On Thursday, Apr. 3, KLRU hosted a civic summit, EAST AUSTIN REVEALED. It was billed as a community discussion, and the event began with a showing of KLRU’s AUSTIN REVEALED: CIVIL RIGHTS STORIES. (soulciti shared the KLRU stories on its Facebook page each week of Black History Month. They featured some of Austin’s most respected leaders and icons in the African American community like Gary Bledsoe, Bertha Means, Wilhelmina Delco and many more.) The history detailed in the documentary is something that every Austinite should hear, whether having lived here for three months or 60 years.
To truly understand some African American perspectives about changes in East Austin requires acknowledging what causes the changes.
After the screening, conversation began with a panel composed of former state Rep. Wilhelmina Delco; Rep. Dawnna Dukes; Mayor Lee Leffingwell; Natalie Cofield, President of the Austin Black Chamber of Commerce; and John-Michael Cortez, who is the Cap Metro’s Community Involvement Manager. The dynamics were interesting.
Present were some who have lived in Austin all their life, those who were new to the city, those who are a part of the majority and those who were a part of Old East Austin. The opening question, which set the tone for the night, was “How would you describe East Austin to a new comer?”
Answers from audience members, most of them older, ranged from “different,” “changed,” “transition,” “tale of two cities & times,” and “home.” Respect was another topic that arose multiple times. Many audience members spoke about the lack of respect displayed by “new neighbors,” and at least one panelist agreed. Examples of the lack of respect included things like dog walkers not cleaning their pets’ waste, people not speaking to each other, and the new neighbors feeling like they are doing a favor to the old residents of East Austin by living there.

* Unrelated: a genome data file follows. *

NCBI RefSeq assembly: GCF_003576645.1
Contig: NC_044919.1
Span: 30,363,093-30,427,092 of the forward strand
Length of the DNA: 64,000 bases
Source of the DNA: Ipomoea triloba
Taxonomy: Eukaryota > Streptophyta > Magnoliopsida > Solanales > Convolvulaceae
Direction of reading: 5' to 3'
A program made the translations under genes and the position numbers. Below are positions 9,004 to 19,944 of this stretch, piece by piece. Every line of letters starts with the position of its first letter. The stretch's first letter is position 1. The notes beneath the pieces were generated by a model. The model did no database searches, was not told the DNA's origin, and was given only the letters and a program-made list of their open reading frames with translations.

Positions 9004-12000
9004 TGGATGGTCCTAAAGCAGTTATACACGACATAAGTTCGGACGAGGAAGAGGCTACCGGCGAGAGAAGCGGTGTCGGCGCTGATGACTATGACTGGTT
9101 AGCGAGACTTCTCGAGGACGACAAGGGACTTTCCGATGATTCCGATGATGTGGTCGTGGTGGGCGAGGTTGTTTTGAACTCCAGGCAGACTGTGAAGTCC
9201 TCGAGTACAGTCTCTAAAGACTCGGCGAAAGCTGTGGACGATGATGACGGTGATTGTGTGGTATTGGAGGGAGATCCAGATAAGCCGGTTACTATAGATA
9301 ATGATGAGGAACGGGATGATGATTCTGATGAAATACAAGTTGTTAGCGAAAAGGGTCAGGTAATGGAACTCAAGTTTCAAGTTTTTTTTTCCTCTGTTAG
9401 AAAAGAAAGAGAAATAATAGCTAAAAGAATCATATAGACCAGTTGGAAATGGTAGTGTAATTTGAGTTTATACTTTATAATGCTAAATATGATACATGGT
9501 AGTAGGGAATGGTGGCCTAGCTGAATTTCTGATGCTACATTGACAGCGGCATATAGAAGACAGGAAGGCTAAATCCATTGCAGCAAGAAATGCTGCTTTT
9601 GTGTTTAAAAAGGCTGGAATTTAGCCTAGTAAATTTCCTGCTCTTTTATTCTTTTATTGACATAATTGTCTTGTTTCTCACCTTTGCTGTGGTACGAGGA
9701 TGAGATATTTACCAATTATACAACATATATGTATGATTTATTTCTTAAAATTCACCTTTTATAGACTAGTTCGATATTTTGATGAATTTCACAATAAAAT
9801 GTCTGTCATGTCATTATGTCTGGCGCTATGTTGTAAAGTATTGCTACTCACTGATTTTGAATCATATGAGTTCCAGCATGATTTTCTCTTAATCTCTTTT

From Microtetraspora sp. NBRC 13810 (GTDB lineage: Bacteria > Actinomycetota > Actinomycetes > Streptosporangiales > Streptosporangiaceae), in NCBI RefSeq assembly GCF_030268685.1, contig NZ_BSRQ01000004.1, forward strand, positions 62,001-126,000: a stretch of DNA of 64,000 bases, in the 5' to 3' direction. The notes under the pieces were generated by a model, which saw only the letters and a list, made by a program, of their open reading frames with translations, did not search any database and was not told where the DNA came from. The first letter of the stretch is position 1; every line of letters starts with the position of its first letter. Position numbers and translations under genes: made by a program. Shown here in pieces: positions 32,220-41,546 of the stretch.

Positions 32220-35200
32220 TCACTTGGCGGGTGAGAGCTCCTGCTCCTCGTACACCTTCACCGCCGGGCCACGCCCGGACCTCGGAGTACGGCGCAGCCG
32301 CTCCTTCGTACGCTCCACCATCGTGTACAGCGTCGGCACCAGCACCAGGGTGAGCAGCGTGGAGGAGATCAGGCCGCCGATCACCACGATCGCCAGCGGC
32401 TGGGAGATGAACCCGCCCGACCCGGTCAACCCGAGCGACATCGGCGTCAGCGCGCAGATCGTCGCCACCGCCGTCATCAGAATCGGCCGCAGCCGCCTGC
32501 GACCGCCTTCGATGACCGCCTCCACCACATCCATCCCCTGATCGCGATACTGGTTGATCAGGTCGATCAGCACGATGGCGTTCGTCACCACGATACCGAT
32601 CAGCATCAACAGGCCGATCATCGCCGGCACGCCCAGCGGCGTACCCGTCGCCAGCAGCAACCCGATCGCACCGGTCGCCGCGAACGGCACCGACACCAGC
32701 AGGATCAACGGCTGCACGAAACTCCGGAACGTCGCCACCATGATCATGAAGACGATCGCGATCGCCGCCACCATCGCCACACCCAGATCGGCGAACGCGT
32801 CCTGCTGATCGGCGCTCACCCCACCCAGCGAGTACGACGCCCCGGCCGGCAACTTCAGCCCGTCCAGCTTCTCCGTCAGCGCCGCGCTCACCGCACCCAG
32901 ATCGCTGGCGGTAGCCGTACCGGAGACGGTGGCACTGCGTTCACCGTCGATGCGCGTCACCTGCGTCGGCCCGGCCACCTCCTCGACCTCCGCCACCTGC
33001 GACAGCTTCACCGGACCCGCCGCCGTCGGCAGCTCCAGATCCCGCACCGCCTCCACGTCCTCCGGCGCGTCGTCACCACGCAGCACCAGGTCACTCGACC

The panel’s answers were interesting, showing that cultural gaps at issue in East Austin lie not just between new neighbors, but also between the generations involved. Readily apparent were the panel’s differences in perspective between the generation who grew up during the Civil Rights Movement and the Millennials. The difference is understandable. The older panelists have seen and lived through the many changes that East Austin has gone through. Unfortunately, a lot of that history has been lost during gentrification.
Towards the end of the night, the conversation switched from what has happened to what comes next? What actions will be taken preserve what is left of historic East Austin? What can be done by the city and the community to make sure that the families that have ties and homes in East Austin will be able to keep them? On several occasions, Delco expressed her concern about the lack of historical markers and landmarks to recognize and preserve important aspects of the community.
The concern about the gentrification of East Austin has been a touchy subject in the Black community for years, and last night’s discussion highlighted some of the many issues.